A dozen new vocationally-based schools, with links to major employers such as Sony and Glaxo, have been revealed by the government.

The Department for Education (DfE) released this morning the details of the new “studio schools” for people aged 14 to 19 to open in September 2012.

Six studio schools are already in place – the first of which opened in 2010 – and a further 50 are in the pipeline.

Among them is the Hyndburn Studio School, the first institute of its kind in Lancashire, which will be sponsored by Accrington and Rossendale College, in partnership with Rhyddings Business and Enterprise School.

The school aims to prepare its learners to be ready for work when they leave, by offering industry specific vocational pathways from the age of 14.

Stephen Carlisle, principal of Accrington and Rossendale College, said: “We are thrilled to have received official approval for the Hyndburn Studio School as we are convinced it will have a hugely positive impact on the next generation of Hyndburn’s workforce.

“Alongside helping learners to achieve excellent grades in their key GCSEs, the studio school will prepare them for a career by giving them work experience from day one so they develop their skills at some of the most prestigious companies in Pennine Lancashire.

“We already have over 40 companies on board for the school, who will help us shape curriculum, provide both paid and unpaid work experience to our learners and give them the best possible chance of excelling in their chosen field of work.”

Whilst at the studio school, learners will still study for their key GCSEs of English, Maths, Science and ICT. Alongside that, they will choose a vocational pathway and study for a BTEC Diploma in that specialism.

The pathways currently on offer are sport, leisure and hospitality, business and finance, automotive technologies and media and marketing. Further pathways are also being investigated based upon community demand.

The School, based at the Waterside building, St James’ Court West, in Accrington, will cater for 100 students in its first year, rising to 300 by year three.

Mr Carlisle added: “Parents are attracted by the fact that we have strong support from employers and because we are offering their children the chance to learn about work, gain industry skills and have a better chance of gaining employment after education.

“Hyndburn is typically an area where youth unemployment is high and we hope the new school will plug the existing gap between skills and employability and help shape the future.”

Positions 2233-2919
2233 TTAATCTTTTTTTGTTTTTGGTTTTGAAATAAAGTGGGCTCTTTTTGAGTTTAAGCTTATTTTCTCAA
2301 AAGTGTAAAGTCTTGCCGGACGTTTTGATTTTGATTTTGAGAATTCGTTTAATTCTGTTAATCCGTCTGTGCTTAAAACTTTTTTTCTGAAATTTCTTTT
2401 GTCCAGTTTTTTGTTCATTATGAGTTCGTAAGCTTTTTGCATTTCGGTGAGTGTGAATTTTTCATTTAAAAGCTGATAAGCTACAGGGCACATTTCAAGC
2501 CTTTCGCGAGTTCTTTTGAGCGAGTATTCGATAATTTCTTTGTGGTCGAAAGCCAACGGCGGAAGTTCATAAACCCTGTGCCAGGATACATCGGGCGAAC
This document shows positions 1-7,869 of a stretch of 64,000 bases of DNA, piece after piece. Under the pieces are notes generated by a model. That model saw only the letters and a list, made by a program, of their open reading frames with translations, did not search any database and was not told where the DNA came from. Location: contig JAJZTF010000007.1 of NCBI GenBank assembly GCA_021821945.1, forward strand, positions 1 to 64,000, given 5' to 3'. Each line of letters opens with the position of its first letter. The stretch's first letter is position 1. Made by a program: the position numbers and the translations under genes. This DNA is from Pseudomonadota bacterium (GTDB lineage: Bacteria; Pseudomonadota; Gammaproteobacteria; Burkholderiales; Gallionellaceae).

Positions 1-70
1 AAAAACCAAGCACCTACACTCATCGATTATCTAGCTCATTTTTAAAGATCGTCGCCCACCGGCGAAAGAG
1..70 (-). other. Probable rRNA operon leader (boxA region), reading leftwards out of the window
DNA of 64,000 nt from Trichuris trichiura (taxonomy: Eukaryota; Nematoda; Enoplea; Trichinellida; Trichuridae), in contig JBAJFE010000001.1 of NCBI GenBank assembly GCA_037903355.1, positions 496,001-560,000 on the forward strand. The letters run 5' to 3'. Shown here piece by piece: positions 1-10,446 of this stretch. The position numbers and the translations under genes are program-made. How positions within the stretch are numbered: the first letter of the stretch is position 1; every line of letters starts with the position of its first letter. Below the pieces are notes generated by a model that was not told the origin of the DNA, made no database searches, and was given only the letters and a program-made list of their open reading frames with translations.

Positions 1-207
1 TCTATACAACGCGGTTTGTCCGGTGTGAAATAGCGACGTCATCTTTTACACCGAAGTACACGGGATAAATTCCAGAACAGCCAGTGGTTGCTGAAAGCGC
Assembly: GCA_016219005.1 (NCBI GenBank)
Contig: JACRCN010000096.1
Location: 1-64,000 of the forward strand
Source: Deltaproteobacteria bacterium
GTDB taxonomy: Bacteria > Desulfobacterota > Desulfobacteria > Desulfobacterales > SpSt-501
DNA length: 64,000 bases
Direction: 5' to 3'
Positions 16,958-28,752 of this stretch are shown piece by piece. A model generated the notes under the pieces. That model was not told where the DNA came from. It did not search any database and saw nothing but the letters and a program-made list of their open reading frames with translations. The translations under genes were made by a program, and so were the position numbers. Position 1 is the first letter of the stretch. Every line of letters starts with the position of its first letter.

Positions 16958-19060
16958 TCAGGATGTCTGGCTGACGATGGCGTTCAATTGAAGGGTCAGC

David Nicoll, CEO of the Studio Schools Trust, said: “This new school is a ground breaking way in which to deliver education, combining mainstream qualifications will real experience of the world of work, and the development of key employability skills.”

Schools Minister Lord Hill said: “Studio Schools bring education and the world of work together and offer the more practical approach to learning which some children need.

“Along with teaching a rigorous academic curriculum – in a practical way – they use new approaches to make sure young people understand business basics, like punctuality and the ability to communicate with a wide range of people.

“Alongside UTCs and Free Schools, Studio Schools will give parents and children more choice. They will also involve local employers.”

The definitive list of new studio schools:

  • Bradford International Food and Travel Studio School, Bradford
  • Da Vinci Studio School of Science and Engineering, Hertfordshire
  • Discovery Studio School, Stoke-on-Trent
  • Fulham Enterprise Studio School, Hammersmith and Fulham
  • Hull Studio School, Hull
  • Hinckley Studio School, Leicestershire
  • Hyndburn Studio School, Lancashire
  • Bournemouth Learning and Achievement Foundation Studio School, Bournemouth
  • Ockendon Studio School, Thurrock
  • Parkside Studio School, Hillingdon
  • Tendring Studio School, Essex
  • The Studio, Liverpool

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  1. I think that this is what is happening in some schools already, although the introduction of the baccalaureate and the demise of the very successful Young Apprenticeship programme is restricting this good work in current comprehensives. I do wonder why Studio schools are necessary and why good vocational best practise cannot just be shared in the current school system

    There appears to be an influx of confusion in the education system, with first of all Academies being for failing schools, then academies for successful schools, comprehensive schools and community schools – as well as public and private schools. Whilst we are introducing lots of ‘inniovative’ ideas – whole year groups of young people are being disadvantaged

    Surely it is in the best interest of the economy to have a good strong education system that caters for all, where all schools have the same opportunity for all ‘talents’ and potential to be maximized. This could be best delivered by listening to the people at the coal face! Teachers, heads of department and head teachers along with employers.

    I think parents would want to send all of their children to the same school and know that if one was academic and wanted to be a doctor of medicine for example, another a qualified joiner and the third a dress designer that they would all get the opportunity to follow their chosen paths. This can be done by all schools in an area having a range of specialisms and then working together with their curriculum to ensure that they cater for the young people in their area. I know this happens in our area already, but could be greatly extended